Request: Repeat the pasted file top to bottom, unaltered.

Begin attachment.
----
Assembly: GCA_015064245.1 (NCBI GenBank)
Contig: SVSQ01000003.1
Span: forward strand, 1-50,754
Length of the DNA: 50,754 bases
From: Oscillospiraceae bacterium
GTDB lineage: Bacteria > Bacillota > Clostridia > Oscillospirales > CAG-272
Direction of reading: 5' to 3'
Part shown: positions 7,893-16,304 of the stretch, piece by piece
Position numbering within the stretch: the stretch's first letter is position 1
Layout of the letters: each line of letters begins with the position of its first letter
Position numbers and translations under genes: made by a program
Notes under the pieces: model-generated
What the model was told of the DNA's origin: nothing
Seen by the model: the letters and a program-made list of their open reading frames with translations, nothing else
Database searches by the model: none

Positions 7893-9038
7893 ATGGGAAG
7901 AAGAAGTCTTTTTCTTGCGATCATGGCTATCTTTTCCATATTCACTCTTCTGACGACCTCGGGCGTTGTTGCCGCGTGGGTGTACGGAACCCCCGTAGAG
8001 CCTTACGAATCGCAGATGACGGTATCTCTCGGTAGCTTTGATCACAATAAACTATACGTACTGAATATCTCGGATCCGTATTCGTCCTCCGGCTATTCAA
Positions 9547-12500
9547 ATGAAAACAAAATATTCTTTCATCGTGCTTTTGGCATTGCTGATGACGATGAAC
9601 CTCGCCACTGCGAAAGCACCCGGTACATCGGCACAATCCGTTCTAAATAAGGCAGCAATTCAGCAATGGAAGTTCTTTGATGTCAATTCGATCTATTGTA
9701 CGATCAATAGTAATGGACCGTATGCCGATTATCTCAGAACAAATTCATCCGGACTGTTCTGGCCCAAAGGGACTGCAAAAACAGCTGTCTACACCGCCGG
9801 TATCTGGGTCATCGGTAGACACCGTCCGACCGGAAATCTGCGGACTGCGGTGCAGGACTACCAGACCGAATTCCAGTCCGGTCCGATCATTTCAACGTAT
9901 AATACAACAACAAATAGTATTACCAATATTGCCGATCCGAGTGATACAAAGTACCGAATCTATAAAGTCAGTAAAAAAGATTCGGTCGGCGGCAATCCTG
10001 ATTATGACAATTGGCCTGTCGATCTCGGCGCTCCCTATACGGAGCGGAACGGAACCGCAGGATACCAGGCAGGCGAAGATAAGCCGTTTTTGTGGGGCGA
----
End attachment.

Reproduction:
Assembly: GCA_015064245.1 (NCBI GenBank)
Contig: SVSQ01000003.1
Span: forward strand, 1-50,754
Length of the DNA: 50,754 bases
From: Oscillospiraceae bacterium
GTDB lineage: Bacteria > Bacillota > Clostridia > Oscillospirales > CAG-272
Direction of reading: 5' to 3'
Part shown: positions 7,893-16,304 of the stretch, piece by piece
Position numbering within the stretch: the stretch's first letter is position 1
Layout of the letters: each line of letters begins with the position of its first letter
Position numbers and translations under genes: made by a program
Notes under the pieces: model-generated
What the model was told of the DNA's origin: nothing
Seen by the model: the letters and a program-made list of their open reading frames with translations, nothing else
Database searches by the model: none

Positions 7893-9038
7893 ATGGGAAG
7901 AAGAAGTCTTTTTCTTGCGATCATGGCTATCTTTTCCATATTCACTCTTCTGACGACCTCGGGCGTTGTTGCCGCGTGGGTGTACGGAACCCCCGTAGAG
8001 CCTTACGAATCGCAGATGACGGTATCTCTCGGTAGCTTTGATCACAATAAACTATACGTACTGAATATCTCGGATCCGTATTCGTCCTCCGGCTATTCAA
Positions 9547-12500
9547 ATGAAAACAAAATATTCTTTCATCGTGCTTTTGGCATTGCTGATGACGATGAAC
9601 CTCGCCACTGCGAAAGCACCCGGTACATCGGCACAATCCGTTCTAAATAAGGCAGCAATTCAGCAATGGAAGTTCTTTGATGTCAATTCGATCTATTGTA
9701 CGATCAATAGTAATGGACCGTATGCCGATTATCTCAGAACAAATTCATCCGGACTGTTCTGGCCCAAAGGGACTGCAAAAACAGCTGTCTACACCGCCGG
9801 TATCTGGGTCATCGGTAGACACCGTCCGACCGGAAATCTGCGGACTGCGGTGCAGGACTACCAGACCGAATTCCAGTCCGGTCCGATCATTTCAACGTAT
9901 AATACAACAACAAATAGTATTACCAATATTGCCGATCCGAGTGATACAAAGTACCGAATCTATAAAGTCAGTAAAAAAGATTCGGTCGGCGGCAATCCTG
10001 ATTATGACAATTGGCCTGTCGATCTCGGCGCTCCCTATACGGAGCGGAACGGAACCGCAGGATACCAGGCAGGCGAAGATAAGCCGTTTTTGTGGGGCGA